Changing LinesRating: 4.25 stars
Buy Link:
Amazon | iBooks | Amazon UK
Length: Novel

Tennant Rowe has spent his entire life in the shadow of his two elder brothers. All of them were born to the ice, but Brady, as the eldest, has always stolen the show. To his family, a recent transfer to an expansion team seems like a bad decision on Ten’s part. But he knows with the Railers he can hone and improve his skills and take a shot at the first line. Hockey is his life and he isn’t about to toss away the chance to shine on his own for the first time.

Jared “Mads” Masden is settling into his role as a coach for the Railers. An undiagnosed heart condition failed to kill him, but it did end his career. As a coach, he can still stay close to the ice and mentor the up and coming stars, like Ten. Mads was friends with Brady Rowe years ago and Ten all grown up catches him off guard. The man is beyond hot, but Mads is too old for him, not to mention their professional entanglements. Ten and Mads are drawn together and Mads is determined to take it slow, so Ten knows exactly what he’s getting into. But both men are in the closet and sneaking around won’t last forever. When their relationship is exposed, their personal and professional lives are thrust into the spotlight.

Changing Lines was a lovely, sweet romance between two protagonists that are impossible to dislike. The writing is smooth and relaxed. It finds an easy rhythm early on and, as a result, the pacing is generally very strong. There is a great deal of hockey talk and while I know nothing about that particular sport, I didn’t have any trouble following along. I give the authors credit for making technical information so accessible. Mads and Ten are wonderful together. They offer just enough depth to give readers a real connection and their relationship is believable in both its passion and scope. Their attempts to maintain a connection while juggling professional responsibilities and personal issues read as relatable, especially in the context of their age difference. The wider Rowe family and Mads’ teenage son offer a strong secondary cast and while they aren’t given the depth they deserve, nor are they flat or without purpose to the story.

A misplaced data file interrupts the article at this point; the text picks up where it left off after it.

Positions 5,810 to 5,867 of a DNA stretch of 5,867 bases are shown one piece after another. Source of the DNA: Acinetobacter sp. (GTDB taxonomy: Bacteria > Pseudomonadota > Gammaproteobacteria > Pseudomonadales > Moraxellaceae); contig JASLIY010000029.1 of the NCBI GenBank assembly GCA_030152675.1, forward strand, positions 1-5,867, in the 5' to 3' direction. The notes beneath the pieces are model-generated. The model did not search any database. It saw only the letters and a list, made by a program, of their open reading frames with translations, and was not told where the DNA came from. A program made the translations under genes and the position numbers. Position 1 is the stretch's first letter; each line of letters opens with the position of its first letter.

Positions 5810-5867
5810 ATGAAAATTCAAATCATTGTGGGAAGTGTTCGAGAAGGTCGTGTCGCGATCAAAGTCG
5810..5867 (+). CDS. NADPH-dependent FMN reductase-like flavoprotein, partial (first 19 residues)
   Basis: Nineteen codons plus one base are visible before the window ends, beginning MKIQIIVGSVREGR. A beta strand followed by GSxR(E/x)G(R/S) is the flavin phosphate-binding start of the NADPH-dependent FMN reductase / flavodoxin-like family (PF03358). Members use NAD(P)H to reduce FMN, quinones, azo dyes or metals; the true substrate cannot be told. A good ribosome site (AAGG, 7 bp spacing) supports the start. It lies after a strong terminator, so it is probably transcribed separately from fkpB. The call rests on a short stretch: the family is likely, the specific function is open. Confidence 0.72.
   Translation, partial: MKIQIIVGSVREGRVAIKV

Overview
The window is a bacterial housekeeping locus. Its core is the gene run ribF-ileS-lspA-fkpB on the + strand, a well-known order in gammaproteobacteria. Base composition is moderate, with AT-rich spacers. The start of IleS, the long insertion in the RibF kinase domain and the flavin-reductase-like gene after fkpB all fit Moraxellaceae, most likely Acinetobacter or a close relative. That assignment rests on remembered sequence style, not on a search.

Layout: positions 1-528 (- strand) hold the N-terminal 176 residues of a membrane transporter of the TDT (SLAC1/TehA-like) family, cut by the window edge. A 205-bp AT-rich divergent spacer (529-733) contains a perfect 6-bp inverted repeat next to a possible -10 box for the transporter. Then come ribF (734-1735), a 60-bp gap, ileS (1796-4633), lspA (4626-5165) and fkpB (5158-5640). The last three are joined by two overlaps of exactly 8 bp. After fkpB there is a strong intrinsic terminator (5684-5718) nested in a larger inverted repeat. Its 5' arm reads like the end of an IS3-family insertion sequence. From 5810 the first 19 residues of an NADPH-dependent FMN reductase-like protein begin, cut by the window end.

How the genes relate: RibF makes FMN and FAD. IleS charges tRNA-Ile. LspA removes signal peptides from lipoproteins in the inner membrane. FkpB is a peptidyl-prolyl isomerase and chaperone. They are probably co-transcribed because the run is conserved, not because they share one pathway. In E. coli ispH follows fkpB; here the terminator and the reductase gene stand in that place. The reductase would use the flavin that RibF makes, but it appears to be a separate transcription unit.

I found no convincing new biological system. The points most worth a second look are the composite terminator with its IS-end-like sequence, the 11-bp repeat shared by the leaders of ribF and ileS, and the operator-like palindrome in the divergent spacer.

My only frustration with Changing Lines was it’s hurried ending. I felt like over the last two or three chapters the easy, natural pacing was replaced with a more hurried and jarring need to wrap things up. But in doing we don’t get real resolution with the story’s antagonist and the steady evolution of Mads and Tens relationship just evaporates. It doesn’t exactly detract from my enjoyment, but it does come off as awkward and somewhat forced. This is the first in a new series and while Mads and Ten don’t appear to be the focus of the second book, perhaps we’ll get further development of their relationship.

Changing Lines was a thoroughly enjoyable start to a new series. Mads and Ten make a wonderful couple and their evolution was truly a delight to read. The book falters thanks to a rushed ending, but this doesn’t take away from Changing Lines as a whole. Even if you aren’t a sports fan there is plenty to enjoy here.

 sue sig